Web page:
Leopold was a founder of the North American Wilderness Movement. In the 1920s he argued passionately and voluminously for a system of wilderness areas in the national forests, primarily for purposes of primitive and virile kinds of recreation. The first National Forest Wilderness Area, surrounding the headwaters of the Gila River in Arizona, was designated the year he left the region. Leopold helped form the Wilderness Society in 1935. His understanding of the importance of wilderness shifted, during his university years, from an emphasis on recreation to biological conservation. Designated wilderness areas were important to conservation for two reasons. First, they afforded a vital habitat for some 'threatened species'—those that, for whatever reason, do not co-exist well with human beings, our cities, suburbs, factories, dwellings, farms, ranches and mines.5 Second, wilderness areas provide 'a base-datum of normality, a picture of how healthy land maintains itself as an organism'.6 By reference to such base-data in 'each biotic province' we can measure the health of similar areas (which should also be conserved to the extent possible) that are used for timber extraction, grazing and farming.7

Leopold was a founder of ecological restoration, another very recently emerged formal conservation discipline. In his view, the main purpose of the University of Wisconsin Arboretum and Wildlife Refuge in Madison was 'to construct.. .a sample of original Wisconsin, a sample of what Dane County looked like when our ancestors arrived here in the 1840s'.8 In addition to his restoration work at the Arboretum, Leopold spent leisure hours during the last thirteen years of his life restoring a property that he bought in 1935 on the banks of the Wisconsin River. The first part of his chief work, A Sand County Almanac, is devoted to literary sketches of this place. In the Foreword, Leopold describes this section of the book in terms of ecological restoration. 'Part I tells what my family sees and does at its week-end refuge from too much modernity: "the shack." On this sand farm in Wisconsin, first worn out and then abandoned by our bigger and better society, we try to rebuild, with shovel and axe, what we are losing elsewhere.'9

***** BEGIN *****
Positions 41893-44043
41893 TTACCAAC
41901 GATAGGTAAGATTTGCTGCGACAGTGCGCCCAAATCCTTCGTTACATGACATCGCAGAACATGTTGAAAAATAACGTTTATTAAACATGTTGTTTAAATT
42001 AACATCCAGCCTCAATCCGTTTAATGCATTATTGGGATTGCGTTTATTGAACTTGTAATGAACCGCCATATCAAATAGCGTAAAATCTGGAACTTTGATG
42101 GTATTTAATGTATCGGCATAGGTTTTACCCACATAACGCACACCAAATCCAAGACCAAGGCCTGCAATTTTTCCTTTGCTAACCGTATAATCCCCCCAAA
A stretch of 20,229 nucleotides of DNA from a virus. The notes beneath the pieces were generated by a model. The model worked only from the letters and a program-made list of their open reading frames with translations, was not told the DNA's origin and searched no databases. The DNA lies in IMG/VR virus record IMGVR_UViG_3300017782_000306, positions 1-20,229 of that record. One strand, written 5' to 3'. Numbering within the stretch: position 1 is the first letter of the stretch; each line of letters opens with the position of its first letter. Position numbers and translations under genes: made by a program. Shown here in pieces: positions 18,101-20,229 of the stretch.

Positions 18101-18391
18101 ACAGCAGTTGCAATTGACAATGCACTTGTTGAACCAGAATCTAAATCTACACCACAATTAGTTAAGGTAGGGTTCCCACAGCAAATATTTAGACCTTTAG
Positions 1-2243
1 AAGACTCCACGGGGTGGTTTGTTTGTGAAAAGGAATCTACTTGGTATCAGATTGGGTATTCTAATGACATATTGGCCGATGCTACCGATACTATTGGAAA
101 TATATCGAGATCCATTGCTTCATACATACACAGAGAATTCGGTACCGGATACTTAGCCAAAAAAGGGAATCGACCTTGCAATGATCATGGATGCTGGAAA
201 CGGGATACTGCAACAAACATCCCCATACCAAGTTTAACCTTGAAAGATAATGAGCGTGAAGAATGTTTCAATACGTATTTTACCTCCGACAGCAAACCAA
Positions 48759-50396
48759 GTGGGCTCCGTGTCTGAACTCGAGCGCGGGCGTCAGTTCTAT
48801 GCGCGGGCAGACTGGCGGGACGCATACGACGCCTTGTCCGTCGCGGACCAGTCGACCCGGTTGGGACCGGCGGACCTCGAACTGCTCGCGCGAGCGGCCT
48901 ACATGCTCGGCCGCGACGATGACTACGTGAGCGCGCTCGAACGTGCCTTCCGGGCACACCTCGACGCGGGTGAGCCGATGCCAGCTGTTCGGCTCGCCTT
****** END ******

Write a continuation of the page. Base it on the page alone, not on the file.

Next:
Leopold was a founder of ecosystem-management forestry, to which the US Forest Service has been converting since 1992. For most of the twentieth century, the Forest Service was devoted to an agronomic model of forestry, the purpose of which was, in Leopold's words, 'to grow trees like cabbages, with cellulose as the basic forest commodity'.10 The alternative that Leopold envisioned 'sees forestry as fundamentally different from agronomy because it employs natural species and manages a natural environment rather than an artificial one'.11 The current policy of ecosystem management adopts another conservation concept that Leopold formulated—'land health'—as its norm. The basic idea is to manage forest ecosystems with the primary goal of restoring or maintaining their health, with commodity extraction an ancillary or subordinate goal. Land health is a concept that Leopold struggled to articulate during the last years of his life. He most frequently characterized it as 'the capacity for self-renewal in the biota'.12 Today the concept is called 'ecosystem health', and is defined in terms of normal ecosystem processes and functions. Beginning in the 1990s, there is an International Society for Ecosystem Health, which has convened several global congresses, and an academic journal, Ecosystem Health, which has been in publication since 1994.